Monday, October 5, 2009

What the hell am I doing here?

At first glance, creativity and journalism appear to contradict one another.

The current state of journalism is changing. The usage of the term objectivity has become rather unfashionable due to its obvious shortcomings. If journalism is a conversation, then each participant views the news through a lens unique to that person. Each person has values and beliefs. Individuals all experience a certain up-bringing, an education and so on.

What is held in high regard is procedural journalism. Professionals need to consider the methods that they use, and the means by which they access their information.

The basic news report remains a bare bones report on daily events. In most cases such reporting requires little interpretation or analysis. The role of the news wire reporter is to present the facts from a well-rounded set of sources and view points.

The question remains, what is a journalist doing in a creative writing literary course?

I concede that creative writing is an undiscovered country for me. I know not the structures of poetry, nor the values attached to such constructs. I struggle with abstract thought. Yes, I am emotional, but I am being trained to shed that emotion while I build sound news reports, and conduct professional interviews.

I haven't the faintest about creating a fictional work. I do recognize the value of a healthy imagination, and the beauty associated with immersing myself into vacations to written fictions.

I was told recently that the pillars of journalism ought to be independence, originality and verification. I do not know yet how verification will fit into my hybrid approach, but relevance can be found in the other two.

Originality. This has obvious value in both journalism and creative writing. If you haven't created anything in both respects, then you have nothing. Originality presupposes creativity, innovation and curiousity.

Independence. As a creative writer I suspect you need to develop and maintain a voice. A voice that is yours and yours alone. You are forever connected to your work, and that work must be free from outside interests. Not an easy objective. A poet, or a songwriter, or a novelist all need to pay the bills. Introducing your work to the market is a complicated process, and a process that can pick melt away aspects of your work that are value-laden and writhe with messages.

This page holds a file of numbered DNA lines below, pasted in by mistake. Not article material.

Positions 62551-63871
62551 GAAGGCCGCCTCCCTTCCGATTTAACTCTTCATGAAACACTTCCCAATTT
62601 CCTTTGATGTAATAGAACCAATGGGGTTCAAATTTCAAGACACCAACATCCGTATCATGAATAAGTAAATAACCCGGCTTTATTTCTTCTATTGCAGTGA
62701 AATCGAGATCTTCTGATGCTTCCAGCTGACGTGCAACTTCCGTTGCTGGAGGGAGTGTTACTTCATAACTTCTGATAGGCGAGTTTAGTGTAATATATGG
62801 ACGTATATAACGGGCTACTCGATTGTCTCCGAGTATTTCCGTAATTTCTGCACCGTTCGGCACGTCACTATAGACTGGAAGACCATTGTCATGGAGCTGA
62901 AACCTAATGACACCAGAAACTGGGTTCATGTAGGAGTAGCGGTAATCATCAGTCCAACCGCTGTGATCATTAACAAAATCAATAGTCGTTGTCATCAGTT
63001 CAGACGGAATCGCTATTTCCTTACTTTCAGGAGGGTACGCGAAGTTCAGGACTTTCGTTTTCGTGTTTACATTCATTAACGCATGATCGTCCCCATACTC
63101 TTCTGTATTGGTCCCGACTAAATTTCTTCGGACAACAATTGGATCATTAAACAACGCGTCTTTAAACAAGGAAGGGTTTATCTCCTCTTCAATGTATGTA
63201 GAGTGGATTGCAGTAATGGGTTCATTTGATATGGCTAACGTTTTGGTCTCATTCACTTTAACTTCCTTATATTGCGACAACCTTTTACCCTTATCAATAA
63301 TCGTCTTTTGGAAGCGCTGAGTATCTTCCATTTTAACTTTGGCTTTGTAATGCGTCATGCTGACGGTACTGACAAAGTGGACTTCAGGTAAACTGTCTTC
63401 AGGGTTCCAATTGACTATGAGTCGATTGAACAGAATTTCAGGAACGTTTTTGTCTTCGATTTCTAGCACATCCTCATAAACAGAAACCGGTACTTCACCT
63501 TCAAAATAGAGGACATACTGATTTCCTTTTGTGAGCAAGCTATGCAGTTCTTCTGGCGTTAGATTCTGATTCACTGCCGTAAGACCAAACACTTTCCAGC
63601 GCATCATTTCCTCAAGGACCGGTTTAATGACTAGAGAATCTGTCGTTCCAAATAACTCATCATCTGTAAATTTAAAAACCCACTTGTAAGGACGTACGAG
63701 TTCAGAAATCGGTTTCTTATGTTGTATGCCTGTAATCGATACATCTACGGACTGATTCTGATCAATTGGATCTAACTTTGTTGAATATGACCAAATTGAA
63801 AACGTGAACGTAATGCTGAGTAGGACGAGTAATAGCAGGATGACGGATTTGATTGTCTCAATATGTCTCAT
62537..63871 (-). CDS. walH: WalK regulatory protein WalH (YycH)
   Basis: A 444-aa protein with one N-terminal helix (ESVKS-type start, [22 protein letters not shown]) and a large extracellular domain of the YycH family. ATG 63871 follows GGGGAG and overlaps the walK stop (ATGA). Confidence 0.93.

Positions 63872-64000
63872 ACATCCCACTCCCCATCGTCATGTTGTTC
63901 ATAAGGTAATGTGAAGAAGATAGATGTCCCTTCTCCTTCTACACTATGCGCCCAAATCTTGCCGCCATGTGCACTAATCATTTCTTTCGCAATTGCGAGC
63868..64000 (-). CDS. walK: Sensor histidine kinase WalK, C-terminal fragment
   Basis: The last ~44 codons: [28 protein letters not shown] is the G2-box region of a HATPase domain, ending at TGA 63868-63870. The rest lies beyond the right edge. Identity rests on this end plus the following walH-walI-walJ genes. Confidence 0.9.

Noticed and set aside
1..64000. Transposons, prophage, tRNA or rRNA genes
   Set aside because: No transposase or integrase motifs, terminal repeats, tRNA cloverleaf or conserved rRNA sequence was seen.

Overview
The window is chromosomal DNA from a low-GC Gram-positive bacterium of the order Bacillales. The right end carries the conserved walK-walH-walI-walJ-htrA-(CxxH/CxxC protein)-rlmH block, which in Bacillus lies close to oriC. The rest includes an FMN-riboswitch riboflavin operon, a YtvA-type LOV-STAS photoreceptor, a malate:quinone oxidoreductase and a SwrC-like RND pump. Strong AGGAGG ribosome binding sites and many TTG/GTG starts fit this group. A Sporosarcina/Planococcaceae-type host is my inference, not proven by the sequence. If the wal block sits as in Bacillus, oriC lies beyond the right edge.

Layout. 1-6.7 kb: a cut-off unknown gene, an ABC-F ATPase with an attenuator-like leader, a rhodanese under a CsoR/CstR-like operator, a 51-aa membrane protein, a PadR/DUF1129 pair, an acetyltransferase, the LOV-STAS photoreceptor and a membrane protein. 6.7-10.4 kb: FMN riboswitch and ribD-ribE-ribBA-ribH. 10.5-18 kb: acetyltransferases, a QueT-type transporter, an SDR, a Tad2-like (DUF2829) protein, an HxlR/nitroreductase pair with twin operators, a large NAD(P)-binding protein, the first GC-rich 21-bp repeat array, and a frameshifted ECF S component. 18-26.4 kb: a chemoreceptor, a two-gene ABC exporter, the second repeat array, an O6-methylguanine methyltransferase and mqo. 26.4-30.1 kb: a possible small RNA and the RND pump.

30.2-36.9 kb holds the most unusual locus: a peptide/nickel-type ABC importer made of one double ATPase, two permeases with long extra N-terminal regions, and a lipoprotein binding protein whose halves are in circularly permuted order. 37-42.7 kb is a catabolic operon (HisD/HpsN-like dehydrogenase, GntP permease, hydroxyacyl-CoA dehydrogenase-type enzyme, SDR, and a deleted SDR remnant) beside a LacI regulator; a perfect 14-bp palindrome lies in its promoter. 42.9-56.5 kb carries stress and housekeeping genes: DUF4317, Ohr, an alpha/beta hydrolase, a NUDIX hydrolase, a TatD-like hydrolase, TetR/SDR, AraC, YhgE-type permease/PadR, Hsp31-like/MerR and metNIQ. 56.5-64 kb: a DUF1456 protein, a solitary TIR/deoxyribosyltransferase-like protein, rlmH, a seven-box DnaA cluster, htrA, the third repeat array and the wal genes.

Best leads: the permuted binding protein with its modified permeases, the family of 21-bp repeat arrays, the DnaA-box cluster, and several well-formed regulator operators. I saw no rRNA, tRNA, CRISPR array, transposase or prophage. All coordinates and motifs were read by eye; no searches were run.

The commercial business of journalism complicates matter for us too.

Two things are happening to journalism today. The first is that journalism is becoming alarmingly concentrated. It is increasingly difficult to find unique perspectives in the Canadian media, when television stations, newspapers and radio are operated under one banner.

According to its website Canwest alone operates 12 of Global TV's regional channels as well as 26 other "specialty networks." Canwest is "capturing 30.1% of commercial specialty network viewers in Canada."

Canwest, through its wide-reaching newspaper business also informs 4.9 million Canadians daily about what Canwest feels is newsworthy.

As a reporter working for one of Canwest's operations, how would I maintain my own sense of independence when I am but one member of an enormous conglomeration? I am vulnerable to the executives, and the executives are vulnerable to the commercial interests of their advertisers.

The other thing that is happening is that journalism is becoming increasingly fragmented. How can two completely contradictory events be happening in unison?

Technology, all built upon the foundation of the internet, is stripping down the mandate of media companies. Journalists emerging from schools today are equipped with the professional and procedural aspects of reporting and story-telling that is necessary for the ethical delivery of news, but they are also becoming equipped with the means to deliver that message free of corporate interests, and vast commercial interactions.

Through blogs, websites, podcasts, and social-networking it is becoming much easier to broadcast yourself to the world. It's as if all of us now possess our own printing press.

As a journalist I can blend professional ethics with the tools long held by artists. Creative writers can guide me down a road of curiousity, passion, imagination and new forms of story-telling.

Truth lives in these forms as well.

1 comment:

  1. We're happy and fortunate to have you, Evan! We're all grappling with similar issues, regardless of our storytelling medium (journalism, fiction, poetry, playwrighting, etc.) What lens are we looking through? Who is speaking (and what are our responsibilities if we are speaking for them)?

    I think that we are all attempting to write towards some form of truth, each in our own way. Whether we manage to get there successfully is the adventure we're all undertaking.